ST. PAUL – The Legislature adjourned Monday with priorities such as converting a massive state surplus to historic tax relief and improving public safety at a time violent crime is soaring unresolved.
State Rep. Steve Green, R-Fosston, said House Democrats’ insistence on increasing government spending by billions of dollars bogged down tax relief. Senate Republicans proposed more than $8 billion in tax relief, while House Democrats were looking to spend $21 for every $1 in tax cuts.
“Minnesotans are suffering record price increases and the state has a massive surplus,” Green said. “Major tax relief should have been a slam dunk this session, but House Democrats would not give up on their push to increase government spending by 15 percent or more compared with the last budget, even though this is not a budget year and our state already is fully funded for the biennium.
“It is good we approved legislation to repay Minnesota’s unemployment insurance trust fund deficit and reverse tax hikes on employers in early May, eliminating one potentially significant consequence for inaction caused by House Democrats,” Green said. “As much as we need to deliver tax relief – starting with ending our state tax on Social Security – we may have to wait until January when a new Legislature returns to the Capitol. Let’s start looking at the year ahead with a real focus on how we can make life better for Minnesotans, with the long term in mind instead of settling for temporary relief.”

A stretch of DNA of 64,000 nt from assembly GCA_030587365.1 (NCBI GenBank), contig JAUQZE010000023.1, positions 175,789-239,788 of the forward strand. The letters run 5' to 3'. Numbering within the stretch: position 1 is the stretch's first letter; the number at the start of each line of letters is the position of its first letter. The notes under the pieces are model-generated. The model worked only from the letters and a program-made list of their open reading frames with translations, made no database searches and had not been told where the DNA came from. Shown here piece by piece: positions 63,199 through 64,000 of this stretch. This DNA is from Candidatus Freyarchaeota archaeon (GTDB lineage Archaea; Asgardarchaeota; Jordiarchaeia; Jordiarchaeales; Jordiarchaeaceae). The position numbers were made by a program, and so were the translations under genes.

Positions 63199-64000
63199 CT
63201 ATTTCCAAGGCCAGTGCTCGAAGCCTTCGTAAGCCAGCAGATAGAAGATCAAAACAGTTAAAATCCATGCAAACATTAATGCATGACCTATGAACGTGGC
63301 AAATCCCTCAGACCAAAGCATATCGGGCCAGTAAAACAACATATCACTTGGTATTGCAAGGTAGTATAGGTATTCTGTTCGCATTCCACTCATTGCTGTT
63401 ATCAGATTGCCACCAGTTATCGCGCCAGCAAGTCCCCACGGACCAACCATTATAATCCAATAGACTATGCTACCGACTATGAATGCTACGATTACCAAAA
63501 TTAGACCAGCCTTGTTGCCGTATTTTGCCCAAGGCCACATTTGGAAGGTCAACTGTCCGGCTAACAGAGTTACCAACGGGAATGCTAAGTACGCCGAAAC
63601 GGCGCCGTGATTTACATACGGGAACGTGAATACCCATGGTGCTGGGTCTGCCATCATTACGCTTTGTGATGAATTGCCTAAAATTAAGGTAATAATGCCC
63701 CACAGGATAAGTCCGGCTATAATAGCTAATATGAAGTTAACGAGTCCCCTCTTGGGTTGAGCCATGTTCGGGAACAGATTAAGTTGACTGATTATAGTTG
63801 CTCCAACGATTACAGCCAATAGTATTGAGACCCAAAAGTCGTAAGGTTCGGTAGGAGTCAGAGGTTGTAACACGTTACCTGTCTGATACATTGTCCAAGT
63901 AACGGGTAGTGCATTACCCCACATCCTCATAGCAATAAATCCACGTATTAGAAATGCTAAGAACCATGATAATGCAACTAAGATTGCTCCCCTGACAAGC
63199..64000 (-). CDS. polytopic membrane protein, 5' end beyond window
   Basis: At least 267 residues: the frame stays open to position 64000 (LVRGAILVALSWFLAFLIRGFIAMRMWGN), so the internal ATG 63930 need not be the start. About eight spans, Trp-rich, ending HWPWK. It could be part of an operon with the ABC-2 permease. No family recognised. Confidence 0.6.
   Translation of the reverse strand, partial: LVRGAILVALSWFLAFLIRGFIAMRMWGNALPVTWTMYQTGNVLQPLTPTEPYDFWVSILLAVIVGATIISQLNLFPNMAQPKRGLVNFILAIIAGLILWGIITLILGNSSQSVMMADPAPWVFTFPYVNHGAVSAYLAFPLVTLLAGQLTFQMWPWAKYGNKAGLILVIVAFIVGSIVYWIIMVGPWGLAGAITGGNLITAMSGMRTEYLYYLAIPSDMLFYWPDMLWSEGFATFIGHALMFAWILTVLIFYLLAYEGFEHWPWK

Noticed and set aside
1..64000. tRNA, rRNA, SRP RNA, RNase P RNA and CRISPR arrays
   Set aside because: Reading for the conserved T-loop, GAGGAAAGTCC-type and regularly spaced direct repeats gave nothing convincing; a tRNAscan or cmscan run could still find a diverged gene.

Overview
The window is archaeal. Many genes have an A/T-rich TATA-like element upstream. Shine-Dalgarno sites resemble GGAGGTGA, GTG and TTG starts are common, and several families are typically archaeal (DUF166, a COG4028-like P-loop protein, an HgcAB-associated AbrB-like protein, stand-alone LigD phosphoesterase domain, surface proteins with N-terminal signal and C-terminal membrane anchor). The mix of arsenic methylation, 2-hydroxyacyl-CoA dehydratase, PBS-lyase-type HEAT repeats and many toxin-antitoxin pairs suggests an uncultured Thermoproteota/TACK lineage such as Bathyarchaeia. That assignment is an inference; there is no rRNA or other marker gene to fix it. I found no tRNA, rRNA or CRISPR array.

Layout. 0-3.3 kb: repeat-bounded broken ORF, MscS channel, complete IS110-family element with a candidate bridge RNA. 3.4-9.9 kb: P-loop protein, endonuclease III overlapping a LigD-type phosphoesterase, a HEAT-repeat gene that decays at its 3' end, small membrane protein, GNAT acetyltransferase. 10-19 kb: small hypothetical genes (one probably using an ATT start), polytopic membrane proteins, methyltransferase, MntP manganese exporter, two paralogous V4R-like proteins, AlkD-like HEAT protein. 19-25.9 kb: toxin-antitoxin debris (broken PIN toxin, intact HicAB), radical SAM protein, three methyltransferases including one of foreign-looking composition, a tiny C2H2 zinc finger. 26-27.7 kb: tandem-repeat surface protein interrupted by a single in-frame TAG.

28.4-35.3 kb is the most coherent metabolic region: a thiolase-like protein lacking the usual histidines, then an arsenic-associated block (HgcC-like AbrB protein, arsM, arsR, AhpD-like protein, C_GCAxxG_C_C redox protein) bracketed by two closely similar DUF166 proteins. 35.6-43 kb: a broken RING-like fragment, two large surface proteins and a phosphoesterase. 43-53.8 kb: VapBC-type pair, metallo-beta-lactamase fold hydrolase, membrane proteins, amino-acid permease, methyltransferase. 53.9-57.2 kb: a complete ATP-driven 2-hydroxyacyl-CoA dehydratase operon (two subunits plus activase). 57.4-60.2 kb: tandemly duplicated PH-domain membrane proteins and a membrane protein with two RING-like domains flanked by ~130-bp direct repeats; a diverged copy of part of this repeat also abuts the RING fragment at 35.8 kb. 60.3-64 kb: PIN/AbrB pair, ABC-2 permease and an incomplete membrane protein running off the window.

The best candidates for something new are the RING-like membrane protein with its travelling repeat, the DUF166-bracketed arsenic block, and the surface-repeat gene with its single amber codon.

Green also said House Democrats refused to fund law enforcement and blocked increased penalties for criminals – including a bill that would crack down on fentanyl as our country deals with record-setting overdose deaths driven by this deadly drug.
“House Democrats who want to defund the police have caused gridlock on important measures to improve public safety,” Green said. “They keep pushing to put more money toward unproven and unaccountable non-profit groups instead of doing more to support local police departments.”